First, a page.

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Last updated: 17 May, 2024  

Jet.Fighter.9.Thmb.jpg US Air Force blames power loss, weather for F-16 crash in South Korea in May 2023

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IANS | 17 May, 2024
A US F-16 fighter jet crash incident in South Korea in May of last year occurred due to a partial power loss experienced by the aircraft and weather conditions at the time, a US Air Force unit stationed in the country said Friday.

On May 6, 2023, the single-engine fighter jet assigned to the 8th Fighter Wing (FW) of the US 7th Air Force crashed into farmland near Osan Air Base in Pyeongtaek, 60 kilometres south of Seoul, shortly after take-off, Yonhap news agency reported.

The pilot ejected safely, with no serious injuries or fatalities being reported.

After a yearlong investigation, the US Air Force's Accident Investigation Board found the jet experienced the power loss about 11 seconds after take-off, resulting in inaccurate information being displayed on its flying instruments, according to a 7th Air Force release.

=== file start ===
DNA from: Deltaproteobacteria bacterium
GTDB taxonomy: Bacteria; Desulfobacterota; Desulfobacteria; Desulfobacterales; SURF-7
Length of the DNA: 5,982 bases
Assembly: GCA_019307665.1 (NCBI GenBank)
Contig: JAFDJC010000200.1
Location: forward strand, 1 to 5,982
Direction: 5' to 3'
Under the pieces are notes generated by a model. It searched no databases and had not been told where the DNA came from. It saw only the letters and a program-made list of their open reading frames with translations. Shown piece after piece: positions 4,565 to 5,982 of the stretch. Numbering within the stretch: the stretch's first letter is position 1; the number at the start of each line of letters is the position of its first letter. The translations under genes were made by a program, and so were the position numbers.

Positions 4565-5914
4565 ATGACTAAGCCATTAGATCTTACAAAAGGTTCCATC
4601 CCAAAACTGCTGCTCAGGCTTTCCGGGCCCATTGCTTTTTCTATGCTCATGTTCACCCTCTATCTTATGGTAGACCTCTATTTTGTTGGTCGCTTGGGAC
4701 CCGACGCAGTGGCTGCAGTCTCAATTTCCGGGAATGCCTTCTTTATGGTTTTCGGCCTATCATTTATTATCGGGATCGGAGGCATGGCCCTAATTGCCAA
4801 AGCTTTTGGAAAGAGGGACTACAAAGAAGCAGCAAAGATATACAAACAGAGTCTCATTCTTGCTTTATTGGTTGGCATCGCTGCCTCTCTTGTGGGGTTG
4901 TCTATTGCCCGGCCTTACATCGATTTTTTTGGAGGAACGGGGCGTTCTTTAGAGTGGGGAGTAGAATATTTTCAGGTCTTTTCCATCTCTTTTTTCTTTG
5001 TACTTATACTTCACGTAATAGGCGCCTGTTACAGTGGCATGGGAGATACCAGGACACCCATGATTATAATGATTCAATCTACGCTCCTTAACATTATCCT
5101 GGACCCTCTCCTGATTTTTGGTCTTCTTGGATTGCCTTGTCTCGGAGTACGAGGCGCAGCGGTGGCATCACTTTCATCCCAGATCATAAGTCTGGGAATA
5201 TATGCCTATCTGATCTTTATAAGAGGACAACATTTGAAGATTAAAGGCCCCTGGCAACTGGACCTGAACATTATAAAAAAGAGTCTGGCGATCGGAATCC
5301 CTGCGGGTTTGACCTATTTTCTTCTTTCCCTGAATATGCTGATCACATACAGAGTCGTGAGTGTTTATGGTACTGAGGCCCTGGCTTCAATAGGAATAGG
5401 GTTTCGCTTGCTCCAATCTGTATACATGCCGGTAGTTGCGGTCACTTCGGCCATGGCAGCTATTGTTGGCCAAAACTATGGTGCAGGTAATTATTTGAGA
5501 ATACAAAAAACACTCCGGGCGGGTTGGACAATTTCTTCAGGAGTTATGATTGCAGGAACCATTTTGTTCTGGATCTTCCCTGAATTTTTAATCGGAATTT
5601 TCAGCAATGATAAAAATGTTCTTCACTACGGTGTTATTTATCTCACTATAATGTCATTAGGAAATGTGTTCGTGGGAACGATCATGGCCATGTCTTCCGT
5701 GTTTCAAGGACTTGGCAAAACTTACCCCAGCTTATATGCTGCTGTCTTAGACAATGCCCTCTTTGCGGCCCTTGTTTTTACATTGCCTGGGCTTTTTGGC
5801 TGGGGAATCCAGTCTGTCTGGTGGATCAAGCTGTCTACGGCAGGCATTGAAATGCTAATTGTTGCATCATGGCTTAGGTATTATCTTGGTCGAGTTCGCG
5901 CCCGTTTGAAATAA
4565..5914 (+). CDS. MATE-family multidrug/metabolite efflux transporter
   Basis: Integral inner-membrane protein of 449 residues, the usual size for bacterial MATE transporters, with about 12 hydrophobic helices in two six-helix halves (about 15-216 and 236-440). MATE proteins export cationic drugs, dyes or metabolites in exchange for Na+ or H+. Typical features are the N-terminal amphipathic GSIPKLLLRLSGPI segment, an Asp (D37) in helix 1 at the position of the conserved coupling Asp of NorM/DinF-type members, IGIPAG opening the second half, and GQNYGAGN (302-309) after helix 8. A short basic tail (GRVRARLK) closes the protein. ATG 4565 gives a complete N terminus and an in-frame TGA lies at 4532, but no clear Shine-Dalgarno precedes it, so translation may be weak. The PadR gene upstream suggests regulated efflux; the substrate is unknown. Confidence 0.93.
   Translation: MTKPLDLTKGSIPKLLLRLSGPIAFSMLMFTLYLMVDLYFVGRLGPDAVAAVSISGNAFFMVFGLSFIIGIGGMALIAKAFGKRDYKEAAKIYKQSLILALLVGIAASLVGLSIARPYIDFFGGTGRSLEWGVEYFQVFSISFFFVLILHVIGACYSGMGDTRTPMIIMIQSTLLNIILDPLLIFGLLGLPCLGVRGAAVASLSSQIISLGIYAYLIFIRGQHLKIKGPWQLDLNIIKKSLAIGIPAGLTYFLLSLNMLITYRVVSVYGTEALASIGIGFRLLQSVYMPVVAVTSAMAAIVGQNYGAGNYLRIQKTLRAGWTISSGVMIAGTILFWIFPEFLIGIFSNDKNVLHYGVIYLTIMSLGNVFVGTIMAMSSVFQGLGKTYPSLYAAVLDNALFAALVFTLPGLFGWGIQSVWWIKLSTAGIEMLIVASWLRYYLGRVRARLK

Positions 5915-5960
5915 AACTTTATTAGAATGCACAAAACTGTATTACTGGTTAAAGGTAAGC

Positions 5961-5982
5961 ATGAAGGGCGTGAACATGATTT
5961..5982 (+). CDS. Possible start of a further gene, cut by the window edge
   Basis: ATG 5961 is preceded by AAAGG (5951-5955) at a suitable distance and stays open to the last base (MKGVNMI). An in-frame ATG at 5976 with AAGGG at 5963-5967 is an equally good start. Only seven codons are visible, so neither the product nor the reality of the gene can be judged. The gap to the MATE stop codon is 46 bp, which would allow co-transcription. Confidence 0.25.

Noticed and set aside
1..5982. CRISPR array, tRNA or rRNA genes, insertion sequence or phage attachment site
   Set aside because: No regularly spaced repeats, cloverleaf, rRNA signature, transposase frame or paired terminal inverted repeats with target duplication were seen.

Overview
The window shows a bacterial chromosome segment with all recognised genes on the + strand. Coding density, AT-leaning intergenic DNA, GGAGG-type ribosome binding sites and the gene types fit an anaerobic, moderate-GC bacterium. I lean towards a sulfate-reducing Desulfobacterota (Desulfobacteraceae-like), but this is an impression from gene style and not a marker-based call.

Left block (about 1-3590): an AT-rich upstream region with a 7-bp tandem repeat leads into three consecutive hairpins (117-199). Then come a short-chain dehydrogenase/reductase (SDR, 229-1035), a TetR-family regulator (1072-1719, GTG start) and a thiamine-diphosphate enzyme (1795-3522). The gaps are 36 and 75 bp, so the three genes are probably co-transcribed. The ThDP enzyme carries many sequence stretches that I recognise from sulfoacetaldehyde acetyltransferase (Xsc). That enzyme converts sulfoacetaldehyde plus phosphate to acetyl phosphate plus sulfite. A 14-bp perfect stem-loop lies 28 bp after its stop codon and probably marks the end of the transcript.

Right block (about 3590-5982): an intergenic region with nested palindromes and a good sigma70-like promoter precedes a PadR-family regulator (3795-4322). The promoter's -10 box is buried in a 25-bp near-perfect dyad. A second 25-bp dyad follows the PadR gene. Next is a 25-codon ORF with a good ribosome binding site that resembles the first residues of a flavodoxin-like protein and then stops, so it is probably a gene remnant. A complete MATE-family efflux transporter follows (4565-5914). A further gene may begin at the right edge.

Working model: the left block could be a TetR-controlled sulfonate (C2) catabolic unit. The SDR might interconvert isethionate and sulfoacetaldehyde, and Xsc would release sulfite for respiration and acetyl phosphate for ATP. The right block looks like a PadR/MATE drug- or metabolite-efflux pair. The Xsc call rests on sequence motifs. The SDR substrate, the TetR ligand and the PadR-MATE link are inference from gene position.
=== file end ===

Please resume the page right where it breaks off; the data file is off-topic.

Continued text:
That left the pilot spatially disoriented as the weather conditions at the time limited the pilot to solely relying on the instruments to maintain aircraft control, it said.

As the jet flew to a very low altitude, the pilot ejected at 710 feet (216 metres) above ground level, while the aircraft plunged into the ground, resulting in its total loss.

The investigation board noted that the absence of either the power loss or the weather conditions may have prevented the crash, according to the release.

The incident marked the first of three US F-16 crashes in South Korea over the past year, raising concerns over the safety of civilians living near US air bases in the country.

Another US F-16 crashed into the Yellow Sea last December, while the third one into the waters in January. All of the pilots safely ejected and were rescued.

"The investigations for two other 8th FW F-16 incidents in December 2023 and January 2024 are still being conducted, and their results will be published as soon as they are available for public release," the 7th Air Force said, adding that it takes every aircraft incident seriously.

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